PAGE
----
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  • Cited by 92
  • George Lawson, London School of Economics and Political Science
Cambridge University Press
Online publication date:
July 2019
Print publication year:
Online ISBN:

Book description

Recent years have seen renewed interest in the study of revolution. Spurred by events like the 2011 uprisings in North Africa and the Middle East, the rise of Islamic State, and the emergence of populism, a new age of revolution has generated considerable interest. Yet, even as empirical studies of revolutions are thriving, there has been a stall in theories of revolution. Anatomies of Revolution offers a novel account of how revolutions begin, unfold and end. By combining insights from international relations, sociology, and global history, it outlines the benefits of a 'global historical sociology' of revolutionary change, one in which international processes take centre stage. Featuring a wide range of cases from across modern world history, this is a comprehensive account of one of the world's most important processes. It will interest students and scholars studying revolutions, political conflict and contentious politics in sociology, politics and international relations.


‘George Lawson gives us a new perspective on the sociology of revolutions in a masterwork that is destined to become the best ‘go-to' book on revolutions for the 2010-20 decade!'

John Foran - University of California, Santa Barbara

'An incredible tour de force, rich in scholarship and powerful in its original analysis, this is the brilliant new approach to revolutions we have been waiting for. Bridging history, sociology, and political science, Lawson treats revolutions as a living, evolving process, equally international and national in character. His fresh insights on the dynamics and outcomes of revolutions expand our understanding of events from seventeenth century England to today’s Islamist and populist upheavals.'

Jack A. Goldstone - Hazel Chair Professor, George Mason University, Virginia

'In this magisterial and highly anticipated study, George Lawson forces us to fundamentally reconsider the way we think about revolutions. Theoretically sophisticated, empirically rich, and intellectually stimulating, this is absolutely essential reading for anyone interested in revolutions.'

Daniel Ritter - Stockholms universitet

'In this highly original study, George Lawson gives flesh to an 'historicist' approach to the study of revolutions, outlining ideal-typical paths underpinning their materialization, unfolding, and outcome across multiple cases. In the process, he shows how revolutions are best understood in relational and global terms, and how revolution and avoidance of revolution have been central to the course of modern history.'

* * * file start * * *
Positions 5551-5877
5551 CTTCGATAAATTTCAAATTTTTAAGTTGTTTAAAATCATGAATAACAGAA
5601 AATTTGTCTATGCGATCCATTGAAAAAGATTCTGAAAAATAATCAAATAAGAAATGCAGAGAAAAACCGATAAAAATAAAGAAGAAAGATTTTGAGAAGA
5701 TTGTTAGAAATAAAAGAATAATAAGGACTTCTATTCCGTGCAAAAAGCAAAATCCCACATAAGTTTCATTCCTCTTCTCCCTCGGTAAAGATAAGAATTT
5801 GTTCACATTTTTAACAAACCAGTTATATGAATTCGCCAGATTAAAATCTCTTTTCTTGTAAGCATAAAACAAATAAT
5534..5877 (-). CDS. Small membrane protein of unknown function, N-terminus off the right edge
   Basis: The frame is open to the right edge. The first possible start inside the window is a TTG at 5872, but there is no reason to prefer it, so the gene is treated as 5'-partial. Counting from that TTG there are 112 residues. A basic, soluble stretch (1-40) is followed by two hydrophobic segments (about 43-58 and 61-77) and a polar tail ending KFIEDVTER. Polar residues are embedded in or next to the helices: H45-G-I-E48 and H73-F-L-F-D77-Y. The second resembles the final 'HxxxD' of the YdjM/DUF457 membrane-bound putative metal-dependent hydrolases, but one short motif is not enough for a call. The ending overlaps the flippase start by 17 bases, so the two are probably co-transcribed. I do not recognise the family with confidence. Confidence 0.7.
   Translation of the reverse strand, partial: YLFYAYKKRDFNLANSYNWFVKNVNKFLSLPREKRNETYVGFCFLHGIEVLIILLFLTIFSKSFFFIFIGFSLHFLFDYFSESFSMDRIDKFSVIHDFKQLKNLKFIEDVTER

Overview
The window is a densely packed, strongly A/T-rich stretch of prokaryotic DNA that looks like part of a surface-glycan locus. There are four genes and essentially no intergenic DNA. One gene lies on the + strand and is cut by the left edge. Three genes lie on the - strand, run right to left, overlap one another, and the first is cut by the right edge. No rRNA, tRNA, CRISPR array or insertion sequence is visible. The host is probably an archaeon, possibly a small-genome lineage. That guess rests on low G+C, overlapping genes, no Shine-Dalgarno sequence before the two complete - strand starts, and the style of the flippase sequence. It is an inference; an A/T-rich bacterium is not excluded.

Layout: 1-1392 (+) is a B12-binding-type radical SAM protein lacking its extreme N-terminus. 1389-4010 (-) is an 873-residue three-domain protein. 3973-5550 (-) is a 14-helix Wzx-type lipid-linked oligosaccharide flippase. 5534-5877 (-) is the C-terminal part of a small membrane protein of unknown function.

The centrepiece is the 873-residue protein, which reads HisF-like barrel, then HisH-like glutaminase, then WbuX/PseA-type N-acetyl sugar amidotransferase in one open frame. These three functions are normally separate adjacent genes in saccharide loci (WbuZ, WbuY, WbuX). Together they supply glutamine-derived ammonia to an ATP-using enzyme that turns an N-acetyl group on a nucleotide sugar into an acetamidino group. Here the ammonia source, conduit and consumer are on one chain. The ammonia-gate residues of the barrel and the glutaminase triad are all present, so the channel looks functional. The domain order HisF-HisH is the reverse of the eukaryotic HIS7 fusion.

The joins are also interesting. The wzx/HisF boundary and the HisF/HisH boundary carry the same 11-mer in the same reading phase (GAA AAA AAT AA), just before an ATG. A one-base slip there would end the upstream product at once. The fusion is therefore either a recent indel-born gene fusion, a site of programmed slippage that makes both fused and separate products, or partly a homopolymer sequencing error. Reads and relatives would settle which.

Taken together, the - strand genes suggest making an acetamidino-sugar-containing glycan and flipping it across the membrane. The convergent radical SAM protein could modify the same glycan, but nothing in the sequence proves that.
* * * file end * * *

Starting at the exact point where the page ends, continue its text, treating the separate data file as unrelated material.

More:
Mark R. Beissinger - Henry W. Putnam Professor of Politics, Princeton University, New Jersey

'George Lawson’s latest book comes at a crucial time. With remarkable depth and breadth, Lawson argues for a relational understanding of revolution as a dynamic social process. In doing so, he provides a sweeping overview of the tensions, limitations, and contradictions inherent in revolutionary processes and outcomes. Contrary to those who question the revolutionary potential of contemporary uprisings, Lawson makes the case that, in historical context, many recent popular upheavals do indeed possess revolutionary qualities. Lawson shows that the age of revolutions is far from over. A brilliant book.'

Erica Chenoweth - Harvard Kennedy School, Massachusetts

'This is a brilliant book: cleverly conceived, beautifully crafted, and now the state of the art with reference to revolution. Lawson judiciously walks us through where we’ve been, are, and proffers a glimpse of where we must go, but it is by situating us in the global and revolution within the pantheon of socio-political change, he opens up whole new dimensions to our great good fortune. Smart, sophisticated, invaluable work.'

Eric Selbin - Southwestern University, Texas

'… this book accomplishes something truly remarkable: it provides clarity, not in spite of its complexity, but through it.'

Eric Loefflad Source: The London School of Economics Review of Books (

'Lawson sets the stage for a new generation of studies of radical social change and the reshaping of the modern global order.'

John Ikenberry Source: Foreign Affairs

‘Lawson’s double achievement of a rigorous engagement with revolutions literature and a demonstration of the usefulness of an ambitious and iconoclastic methodological approach makes this book valuable to all scholars of international politics.’

Horia M. Dijmarescu Source: International Affairs

‘The book will likely stand as the ideal-typical example of fourth generation revolution studies … will be read a generation from now.’

Colin J. Beck Source: Social Forces

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